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Ibinja Water and Sanitation/Hygiene Project
This project will ensure that for the first time the residents of all 8 villages on Ibinja Island will have access to safe water and appropriate sanitation, and so reducing waterborne diseases. This will achieved by the use of sustainable and environmentally technology.
January 2017 - December 2017
Charity information: Tearfund
On Ibinja Island there is no water supply system. People are dependent on either using the unsafe water from Lake Kivu or travelling to the mainland by boat. The time consumed sourcing water is highly unproductive and causing poor attendance with school children especially amongst girls. The use of unsafe water and poor sanitation is the basis of recurrent outbreaks of disease. 40% of children under five contract diarrhoea and there has been a recent 60% increase in cases of cholera.
This project seeks to introduce the first safe water source to Ibinja. This will be provided through the drilling of boreholes and the use of solar powered submersible water pumps. This is a highly effective and sustainable method of supplying water in this environment. This increased access to water will be supported by a training programme on, improved sanitation and good hygiene practises. 8 management committees will be developed and trained to ensure the new systems are maintained.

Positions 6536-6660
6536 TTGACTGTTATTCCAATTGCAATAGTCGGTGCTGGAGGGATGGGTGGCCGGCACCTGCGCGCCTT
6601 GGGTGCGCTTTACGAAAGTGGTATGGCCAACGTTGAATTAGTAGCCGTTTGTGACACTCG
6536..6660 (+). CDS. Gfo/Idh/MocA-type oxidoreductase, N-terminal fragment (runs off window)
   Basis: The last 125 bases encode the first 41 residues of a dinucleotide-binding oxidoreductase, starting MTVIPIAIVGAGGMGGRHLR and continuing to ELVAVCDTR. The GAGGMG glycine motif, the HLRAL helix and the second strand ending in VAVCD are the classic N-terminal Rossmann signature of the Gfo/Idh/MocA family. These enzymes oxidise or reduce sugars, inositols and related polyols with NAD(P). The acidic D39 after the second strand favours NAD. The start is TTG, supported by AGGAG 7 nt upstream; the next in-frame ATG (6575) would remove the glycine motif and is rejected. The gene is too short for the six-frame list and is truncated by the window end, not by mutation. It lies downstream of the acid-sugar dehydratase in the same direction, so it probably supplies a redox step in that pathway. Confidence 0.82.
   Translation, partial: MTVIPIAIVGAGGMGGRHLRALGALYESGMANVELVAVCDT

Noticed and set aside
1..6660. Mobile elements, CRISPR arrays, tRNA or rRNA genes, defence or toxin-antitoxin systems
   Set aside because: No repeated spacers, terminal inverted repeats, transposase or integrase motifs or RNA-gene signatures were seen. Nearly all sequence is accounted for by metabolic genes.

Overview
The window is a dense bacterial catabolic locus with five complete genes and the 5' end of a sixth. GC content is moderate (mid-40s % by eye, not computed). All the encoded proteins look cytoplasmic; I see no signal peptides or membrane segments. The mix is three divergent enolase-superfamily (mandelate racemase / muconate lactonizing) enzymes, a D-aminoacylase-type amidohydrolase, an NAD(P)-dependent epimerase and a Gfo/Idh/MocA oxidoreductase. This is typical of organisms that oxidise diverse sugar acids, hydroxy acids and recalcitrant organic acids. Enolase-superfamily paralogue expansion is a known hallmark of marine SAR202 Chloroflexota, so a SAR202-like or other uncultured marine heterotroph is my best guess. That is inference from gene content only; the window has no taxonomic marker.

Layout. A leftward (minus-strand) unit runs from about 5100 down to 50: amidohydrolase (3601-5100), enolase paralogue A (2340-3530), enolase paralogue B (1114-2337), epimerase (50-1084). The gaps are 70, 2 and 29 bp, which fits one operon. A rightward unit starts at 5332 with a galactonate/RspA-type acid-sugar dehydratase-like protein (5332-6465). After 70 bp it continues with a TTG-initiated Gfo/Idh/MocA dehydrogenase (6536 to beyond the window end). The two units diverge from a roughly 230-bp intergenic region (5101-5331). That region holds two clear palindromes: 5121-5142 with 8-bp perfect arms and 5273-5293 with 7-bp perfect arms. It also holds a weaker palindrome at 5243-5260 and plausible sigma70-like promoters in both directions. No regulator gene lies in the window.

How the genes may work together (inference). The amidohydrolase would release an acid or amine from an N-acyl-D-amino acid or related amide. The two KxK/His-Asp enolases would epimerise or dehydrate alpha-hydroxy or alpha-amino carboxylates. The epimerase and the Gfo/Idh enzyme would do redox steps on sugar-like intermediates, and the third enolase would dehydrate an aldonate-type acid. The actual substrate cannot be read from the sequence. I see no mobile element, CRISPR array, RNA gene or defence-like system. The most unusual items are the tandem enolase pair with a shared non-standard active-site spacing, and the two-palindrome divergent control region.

Increased access to a safe and reliable water source
Activities» Convene Leaders and Community meetings in the 8 villages for project awareness and acceptance.
» Carry out the technical assessment, design and implementation of the new water source (including borehole and solar pumps).
» Carry out the selection and training of 8 technicians who will operate and maintain the new water source.
» Formation and training of 8 Water User Committees who will manage the new water source.
What success will look like
14,410 people access clean water; the distance to the water points reduced to 500m and time of fetching water reduced to 20 minutes.
Increased access to sanitation facilities.
Activities» Carry out community meetings to agree on the sanitation technology options to be selected according to the nature of the land and soil.
» Carry out training of the 8 village committees on the construction, proper use and management of sanitation facilities.
» Procurement and distribution of 8 village sanitation kits.
» Provide technical support, monitoring and follow up on construction of household sanitation facilities.
What success will look like
80% increase of latrine and other sanitation coverage. Increase environmental cleanliness and make the villages free from open defecation.
Increase knowledge on good hygiene practises
Activities» Carry out the selection and 5 training sessions for the 8 local facilitators.
» Carry out 6 training sessions with each of the communities on good hygiene practices.
» Procurement of materials for the initial and ongoing training of good hygiene practices.
» Carry out initial and final Knowledge, Attitude and Practise Survey in order to assess the success of the project.
What success will look like
80% increase in knowledge on good hygiene practises (e.g. washing hands, personal and environmental hygiene).